The court concluded that this Operations Instruction confers "a substantive benefit upon the alien, rather than setting up an administrative convenience."[15] It distinguished the case from Van Wo Cheng v. Rinaldi,[16] finding that the Instruction clearly and directly affects substantive rights and in fact very closely parallels the suspension of deportation statue in that "its effect can be final and permanent, with the same force as that of a Congressional statute,"[17]. The court found that the sole basis for the granting of relief under the Operations Instruction is the presence of humanitarian factors and that the statute is directive in nature - "the District Director shall recommend."[18] It also found that the effect of such relief upon a deportation order is to defer it indefinitely. Clearly this establishes on the part of the alien a substantive right within the discretion of the district director paralleling the one which is established by statute in Sec. 244(a) of the Immigration and Nationality Act.

In holding for the petitioner, the court stated that if a showing could be made that the district director's decisions deviated from the norm and that such deviation was arbitrary or capricious, it must be reversed. However, the court found Nicholas unable to demonstrate the norm with regard to nonpriority decisions and thus unable to prove deviation from the norm, Nicholas had submitted only the findings of the study by this writer based upon the data obtained in the Lennon litigation. The court rejected the study as an inadequate basis, pointing out that the article digested only the cases in which nonpriority status was approved, and did not contain any statistics as to denied cases. The implications of a Nicholas decision are clearly far-reaching. The INS has evolved a program conferring a substantial benefit upon aliens which, apparently, at least in the view of two distinguished circuit courts, has the force and impact of a rule and perhaps even that of a statute. All this notwithstanding, the Immigration Service continues to play down the impact of this important program.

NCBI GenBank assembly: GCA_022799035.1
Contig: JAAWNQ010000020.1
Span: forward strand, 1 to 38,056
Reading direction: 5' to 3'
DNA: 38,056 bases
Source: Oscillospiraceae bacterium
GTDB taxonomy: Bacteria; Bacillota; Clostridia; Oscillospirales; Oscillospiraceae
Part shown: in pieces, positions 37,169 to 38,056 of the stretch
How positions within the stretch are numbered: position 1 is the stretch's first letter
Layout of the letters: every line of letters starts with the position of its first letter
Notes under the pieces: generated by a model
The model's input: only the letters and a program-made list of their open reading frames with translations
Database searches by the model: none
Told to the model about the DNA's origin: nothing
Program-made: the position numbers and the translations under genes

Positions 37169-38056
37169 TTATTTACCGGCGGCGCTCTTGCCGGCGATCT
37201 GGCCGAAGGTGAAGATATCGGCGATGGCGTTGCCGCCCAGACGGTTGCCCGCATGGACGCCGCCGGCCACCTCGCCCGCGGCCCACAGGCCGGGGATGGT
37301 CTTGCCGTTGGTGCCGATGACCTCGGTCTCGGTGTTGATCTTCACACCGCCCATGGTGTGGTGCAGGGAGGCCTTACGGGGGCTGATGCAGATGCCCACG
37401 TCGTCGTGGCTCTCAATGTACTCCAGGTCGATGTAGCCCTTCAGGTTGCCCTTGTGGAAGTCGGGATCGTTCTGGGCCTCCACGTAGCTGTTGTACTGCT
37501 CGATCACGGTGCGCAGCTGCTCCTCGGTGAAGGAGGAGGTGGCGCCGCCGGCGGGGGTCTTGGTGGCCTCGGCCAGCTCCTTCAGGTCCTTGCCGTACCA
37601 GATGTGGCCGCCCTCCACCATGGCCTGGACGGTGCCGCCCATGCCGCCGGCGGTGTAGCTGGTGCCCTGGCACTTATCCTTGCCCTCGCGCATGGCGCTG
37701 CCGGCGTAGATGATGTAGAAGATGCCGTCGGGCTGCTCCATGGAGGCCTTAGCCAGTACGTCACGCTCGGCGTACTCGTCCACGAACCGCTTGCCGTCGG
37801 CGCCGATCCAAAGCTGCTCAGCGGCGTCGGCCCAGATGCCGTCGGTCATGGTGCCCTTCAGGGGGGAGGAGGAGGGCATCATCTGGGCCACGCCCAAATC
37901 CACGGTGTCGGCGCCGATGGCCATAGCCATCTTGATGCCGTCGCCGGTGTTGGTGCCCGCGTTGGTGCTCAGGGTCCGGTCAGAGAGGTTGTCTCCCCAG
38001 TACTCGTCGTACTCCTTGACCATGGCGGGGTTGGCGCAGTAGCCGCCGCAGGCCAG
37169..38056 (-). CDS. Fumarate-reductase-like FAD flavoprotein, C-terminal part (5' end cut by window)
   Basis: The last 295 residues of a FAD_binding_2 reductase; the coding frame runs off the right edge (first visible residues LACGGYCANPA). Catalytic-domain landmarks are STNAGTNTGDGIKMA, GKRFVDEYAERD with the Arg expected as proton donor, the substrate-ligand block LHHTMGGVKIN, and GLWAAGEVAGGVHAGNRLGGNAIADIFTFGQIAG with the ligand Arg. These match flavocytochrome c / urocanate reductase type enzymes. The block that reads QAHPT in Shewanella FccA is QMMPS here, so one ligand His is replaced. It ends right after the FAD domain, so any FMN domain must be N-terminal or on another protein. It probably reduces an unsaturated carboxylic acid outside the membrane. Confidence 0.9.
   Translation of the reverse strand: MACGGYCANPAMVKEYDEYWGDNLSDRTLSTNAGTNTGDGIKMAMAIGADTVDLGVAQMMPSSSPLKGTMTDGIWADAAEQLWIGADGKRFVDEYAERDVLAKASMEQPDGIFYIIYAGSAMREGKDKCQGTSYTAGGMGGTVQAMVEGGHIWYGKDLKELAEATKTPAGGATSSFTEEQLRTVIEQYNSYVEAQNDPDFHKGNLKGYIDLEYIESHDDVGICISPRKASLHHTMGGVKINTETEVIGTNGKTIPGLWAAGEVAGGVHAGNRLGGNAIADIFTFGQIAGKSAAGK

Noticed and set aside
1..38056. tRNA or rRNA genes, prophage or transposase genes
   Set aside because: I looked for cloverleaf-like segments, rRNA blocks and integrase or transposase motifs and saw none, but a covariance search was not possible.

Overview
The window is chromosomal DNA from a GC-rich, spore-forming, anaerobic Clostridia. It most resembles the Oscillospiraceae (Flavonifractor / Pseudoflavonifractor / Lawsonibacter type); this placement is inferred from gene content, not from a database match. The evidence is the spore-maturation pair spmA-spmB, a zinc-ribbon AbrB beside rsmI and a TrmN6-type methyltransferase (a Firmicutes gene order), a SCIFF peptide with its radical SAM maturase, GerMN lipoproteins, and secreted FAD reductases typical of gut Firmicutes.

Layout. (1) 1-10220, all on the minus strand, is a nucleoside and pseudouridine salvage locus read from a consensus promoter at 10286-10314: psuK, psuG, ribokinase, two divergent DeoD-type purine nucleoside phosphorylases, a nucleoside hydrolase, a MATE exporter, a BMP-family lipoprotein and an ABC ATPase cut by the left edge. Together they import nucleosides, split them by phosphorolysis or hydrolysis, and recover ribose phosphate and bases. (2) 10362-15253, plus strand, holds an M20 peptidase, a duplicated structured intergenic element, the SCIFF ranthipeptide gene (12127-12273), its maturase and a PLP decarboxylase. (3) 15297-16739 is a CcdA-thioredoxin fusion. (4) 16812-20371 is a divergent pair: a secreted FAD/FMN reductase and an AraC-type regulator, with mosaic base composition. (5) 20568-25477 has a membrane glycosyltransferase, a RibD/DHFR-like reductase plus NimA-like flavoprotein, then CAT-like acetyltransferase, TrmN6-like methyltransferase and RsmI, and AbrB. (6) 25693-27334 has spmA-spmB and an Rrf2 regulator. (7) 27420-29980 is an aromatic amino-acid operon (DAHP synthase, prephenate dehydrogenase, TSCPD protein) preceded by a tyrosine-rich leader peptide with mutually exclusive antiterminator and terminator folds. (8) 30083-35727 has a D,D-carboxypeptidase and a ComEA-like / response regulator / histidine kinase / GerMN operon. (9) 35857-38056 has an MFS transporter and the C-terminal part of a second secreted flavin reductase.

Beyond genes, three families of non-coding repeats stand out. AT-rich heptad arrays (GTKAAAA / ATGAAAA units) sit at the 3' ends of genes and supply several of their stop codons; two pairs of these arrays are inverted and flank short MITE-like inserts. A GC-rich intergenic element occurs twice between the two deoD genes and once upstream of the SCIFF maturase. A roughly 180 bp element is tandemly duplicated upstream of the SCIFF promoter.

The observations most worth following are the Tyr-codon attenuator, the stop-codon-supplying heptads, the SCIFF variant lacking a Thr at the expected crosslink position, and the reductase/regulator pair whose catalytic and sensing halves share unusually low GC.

The Denied Cases

It is ironic to note that subsequent to the decision in Nicholas v. INS, pursuant to an agreement reached between counsel for John Lennon and the government regarding the ongoing litigation in Lennon v.Richardson, [19]the freedom of information action, counsel received the record copies of all denied nonpriority decisions for a six-month period from May 1976 to November 1976 in he North Eastern region. The period of six months was based upon the amended regulation's prescription that records be kept for no longer than six months under the program. Not a single case had been rejected on its merits! In each case the Regional Commissioner referred the record back to the district director pointing out why nonpriority status was not needed, either because deportation had already been stayed or because alternative relief was available. It would appear, therefore, that there is absolutely no data available from which one might infer the norm or standard for reaching a nonpriority decision other than the data analyzed and published by the author in his original study which was presented to the Court of Appeals in the Nicholas case, Nonpriority records of denied cases are still presumably retained by the Regional Commissioner for only six months.

The Need for Further Litigation